What are AMPs ?
Antimicrobial peptides (AMPs) are host defense molecules universal in the innate immune systems of both invertebrates and vertebrates. Because these ancient molecules remain potent after millions of years, they are regarded as important templates for developing a new generation of antimicrobials to combat antibiotic resistant superbugs and cancer.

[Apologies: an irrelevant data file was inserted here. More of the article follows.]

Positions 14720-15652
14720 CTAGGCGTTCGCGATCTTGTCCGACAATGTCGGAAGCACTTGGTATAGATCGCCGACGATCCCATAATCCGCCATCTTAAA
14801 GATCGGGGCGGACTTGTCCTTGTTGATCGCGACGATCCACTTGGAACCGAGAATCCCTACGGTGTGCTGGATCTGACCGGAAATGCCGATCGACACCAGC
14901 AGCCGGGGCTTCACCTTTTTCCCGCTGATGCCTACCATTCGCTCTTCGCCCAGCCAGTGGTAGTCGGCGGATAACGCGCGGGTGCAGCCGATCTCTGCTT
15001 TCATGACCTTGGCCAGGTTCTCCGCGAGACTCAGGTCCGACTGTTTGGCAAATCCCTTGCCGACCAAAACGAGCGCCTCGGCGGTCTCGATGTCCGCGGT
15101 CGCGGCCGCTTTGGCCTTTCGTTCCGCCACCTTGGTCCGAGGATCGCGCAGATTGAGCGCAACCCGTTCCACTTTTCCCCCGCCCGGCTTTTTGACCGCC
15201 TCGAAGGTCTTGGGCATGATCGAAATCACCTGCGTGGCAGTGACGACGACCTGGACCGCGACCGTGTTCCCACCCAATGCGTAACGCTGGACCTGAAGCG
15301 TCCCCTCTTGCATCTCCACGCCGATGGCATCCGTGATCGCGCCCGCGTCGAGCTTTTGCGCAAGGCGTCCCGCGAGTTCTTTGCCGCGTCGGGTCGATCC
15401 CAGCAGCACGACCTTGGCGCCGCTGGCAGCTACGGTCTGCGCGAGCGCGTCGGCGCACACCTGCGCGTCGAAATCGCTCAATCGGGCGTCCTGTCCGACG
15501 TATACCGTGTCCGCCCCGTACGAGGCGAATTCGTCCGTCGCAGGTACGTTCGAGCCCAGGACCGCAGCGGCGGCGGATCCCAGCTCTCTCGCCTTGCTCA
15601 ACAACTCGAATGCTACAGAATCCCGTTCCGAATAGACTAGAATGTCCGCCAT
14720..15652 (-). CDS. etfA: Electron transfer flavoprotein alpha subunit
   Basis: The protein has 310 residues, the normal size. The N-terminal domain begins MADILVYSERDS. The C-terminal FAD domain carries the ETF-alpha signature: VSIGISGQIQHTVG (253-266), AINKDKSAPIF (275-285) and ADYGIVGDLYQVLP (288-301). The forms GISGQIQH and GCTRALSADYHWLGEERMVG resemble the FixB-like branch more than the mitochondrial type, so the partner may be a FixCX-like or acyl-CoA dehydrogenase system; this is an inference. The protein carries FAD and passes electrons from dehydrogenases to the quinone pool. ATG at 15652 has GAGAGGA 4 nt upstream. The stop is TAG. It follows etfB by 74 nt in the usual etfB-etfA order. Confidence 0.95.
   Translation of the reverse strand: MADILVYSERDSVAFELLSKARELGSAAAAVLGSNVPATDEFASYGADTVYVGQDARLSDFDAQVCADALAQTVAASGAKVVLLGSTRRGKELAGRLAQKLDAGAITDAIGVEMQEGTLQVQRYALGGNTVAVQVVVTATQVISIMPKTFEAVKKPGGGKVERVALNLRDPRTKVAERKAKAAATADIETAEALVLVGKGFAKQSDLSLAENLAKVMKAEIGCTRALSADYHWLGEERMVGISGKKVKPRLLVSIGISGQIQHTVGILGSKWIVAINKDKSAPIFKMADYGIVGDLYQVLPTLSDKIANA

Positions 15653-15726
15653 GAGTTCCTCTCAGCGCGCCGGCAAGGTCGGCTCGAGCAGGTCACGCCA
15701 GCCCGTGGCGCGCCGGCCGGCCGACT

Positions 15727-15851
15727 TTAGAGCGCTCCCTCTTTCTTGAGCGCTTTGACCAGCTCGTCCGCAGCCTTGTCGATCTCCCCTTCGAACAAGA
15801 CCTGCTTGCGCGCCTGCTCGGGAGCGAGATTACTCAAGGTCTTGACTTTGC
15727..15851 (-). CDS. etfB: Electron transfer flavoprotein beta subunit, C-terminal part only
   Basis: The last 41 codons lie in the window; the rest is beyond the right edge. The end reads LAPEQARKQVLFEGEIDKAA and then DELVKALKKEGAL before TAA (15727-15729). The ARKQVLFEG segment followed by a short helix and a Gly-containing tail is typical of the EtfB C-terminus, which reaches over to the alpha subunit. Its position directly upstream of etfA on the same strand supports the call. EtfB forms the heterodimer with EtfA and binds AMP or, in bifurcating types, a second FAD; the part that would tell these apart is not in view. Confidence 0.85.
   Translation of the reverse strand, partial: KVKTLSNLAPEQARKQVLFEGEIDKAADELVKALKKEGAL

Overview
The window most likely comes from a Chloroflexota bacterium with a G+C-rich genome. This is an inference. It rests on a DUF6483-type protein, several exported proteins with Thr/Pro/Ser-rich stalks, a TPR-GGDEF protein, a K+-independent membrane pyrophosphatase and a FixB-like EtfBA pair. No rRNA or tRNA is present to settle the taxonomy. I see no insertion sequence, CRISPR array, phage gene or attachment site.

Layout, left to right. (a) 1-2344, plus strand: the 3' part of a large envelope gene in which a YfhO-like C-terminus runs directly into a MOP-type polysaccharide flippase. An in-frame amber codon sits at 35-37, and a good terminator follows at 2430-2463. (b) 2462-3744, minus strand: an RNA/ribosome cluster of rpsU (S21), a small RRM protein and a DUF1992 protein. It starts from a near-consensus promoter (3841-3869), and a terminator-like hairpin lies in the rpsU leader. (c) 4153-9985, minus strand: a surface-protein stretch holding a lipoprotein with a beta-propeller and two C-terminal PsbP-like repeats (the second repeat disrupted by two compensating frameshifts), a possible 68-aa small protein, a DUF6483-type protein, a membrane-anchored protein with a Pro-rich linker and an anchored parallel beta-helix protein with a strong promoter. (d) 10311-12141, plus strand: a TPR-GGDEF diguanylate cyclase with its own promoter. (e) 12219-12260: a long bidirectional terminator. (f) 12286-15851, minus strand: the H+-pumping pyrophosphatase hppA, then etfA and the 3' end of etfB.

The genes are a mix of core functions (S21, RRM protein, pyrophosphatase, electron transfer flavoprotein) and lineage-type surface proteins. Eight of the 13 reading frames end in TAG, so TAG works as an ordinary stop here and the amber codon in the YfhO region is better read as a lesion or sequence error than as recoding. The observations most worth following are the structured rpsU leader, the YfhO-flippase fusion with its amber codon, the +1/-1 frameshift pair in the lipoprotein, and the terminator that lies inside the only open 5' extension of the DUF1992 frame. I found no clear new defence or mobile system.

The antimicrobial peptide database (APD, http://aps.unmc.edu/AP/) is an original database initially online in 2003. The APD2 (2009 version) has been regularly updated and further expanded into the APD3. This database currently focuses on natural antimicrobial peptides (AMPs) with defined sequence and activity. It includes a total of 2619 AMPs with 261 bacteriocins from bacteria, 4 AMPs from archaea, 7 from protists, 13 from fungi, 321 from plants and 1972 animal host defense peptides. The APD3 contains 2169 antibacterial, 172 antiviral, 105 anti-